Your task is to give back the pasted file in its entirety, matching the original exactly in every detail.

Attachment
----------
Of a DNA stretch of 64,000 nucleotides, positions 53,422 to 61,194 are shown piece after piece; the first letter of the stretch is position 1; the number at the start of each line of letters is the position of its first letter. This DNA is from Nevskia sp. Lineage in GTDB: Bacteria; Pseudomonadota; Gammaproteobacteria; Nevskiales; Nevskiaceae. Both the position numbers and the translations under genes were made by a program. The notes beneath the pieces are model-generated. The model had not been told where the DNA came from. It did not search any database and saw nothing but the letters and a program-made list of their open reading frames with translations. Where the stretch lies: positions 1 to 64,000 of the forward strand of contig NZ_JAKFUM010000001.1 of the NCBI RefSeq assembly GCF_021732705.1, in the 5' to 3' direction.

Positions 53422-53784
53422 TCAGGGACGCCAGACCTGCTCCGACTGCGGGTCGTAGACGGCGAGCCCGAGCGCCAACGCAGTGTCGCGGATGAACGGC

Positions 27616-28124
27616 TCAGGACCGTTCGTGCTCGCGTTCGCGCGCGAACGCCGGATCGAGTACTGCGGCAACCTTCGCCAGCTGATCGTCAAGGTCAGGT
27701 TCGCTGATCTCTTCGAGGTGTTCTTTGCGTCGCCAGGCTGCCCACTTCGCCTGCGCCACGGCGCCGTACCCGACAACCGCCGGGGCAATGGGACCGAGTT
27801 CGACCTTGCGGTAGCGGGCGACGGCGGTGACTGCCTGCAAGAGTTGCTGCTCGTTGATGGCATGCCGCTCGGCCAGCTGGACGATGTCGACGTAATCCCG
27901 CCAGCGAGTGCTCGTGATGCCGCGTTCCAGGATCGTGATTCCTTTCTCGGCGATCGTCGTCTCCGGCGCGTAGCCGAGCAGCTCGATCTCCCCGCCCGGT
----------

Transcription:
Of a DNA stretch of 64,000 nucleotides, positions 53,422 to 61,194 are shown piece after piece; the first letter of the stretch is position 1; the number at the start of each line of letters is the position of its first letter. This DNA is from Nevskia sp. Lineage in GTDB: Bacteria; Pseudomonadota; Gammaproteobacteria; Nevskiales; Nevskiaceae. Both the position numbers and the translations under genes were made by a program. The notes beneath the pieces are model-generated. The model had not been told where the DNA came from. It did not search any database and saw nothing but the letters and a program-made list of their open reading frames with translations. Where the stretch lies: positions 1 to 64,000 of the forward strand of contig NZ_JAKFUM010000001.1 of the NCBI RefSeq assembly GCF_021732705.1, in the 5' to 3' direction.

Positions 53422-53784
53422 TCAGGGACGCCAGACCTGCTCCGACTGCGGGTCGTAGACGGCGAGCCCGAGCGCCAACGCAGTGTCGCGGATGAACGGC

Positions 27616-28124
27616 TCAGGACCGTTCGTGCTCGCGTTCGCGCGCGAACGCCGGATCGAGTACTGCGGCAACCTTCGCCAGCTGATCGTCAAGGTCAGGT
27701 TCGCTGATCTCTTCGAGGTGTTCTTTGCGTCGCCAGGCTGCCCACTTCGCCTGCGCCACGGCGCCGTACCCGACAACCGCCGGGGCAATGGGACCGAGTT
27801 CGACCTTGCGGTAGCGGGCGACGGCGGTGACTGCCTGCAAGAGTTGCTGCTCGTTGATGGCATGCCGCTCGGCCAGCTGGACGATGTCGACGTAATCCCG
27901 CCAGCGAGTGCTCGTGATGCCGCGTTCCAGGATCGTGATTCCTTTCTCGGCGATCGTCGTCTCCGGCGCGTAGCCGAGCAGCTCGATCTCCCCGCCCGGT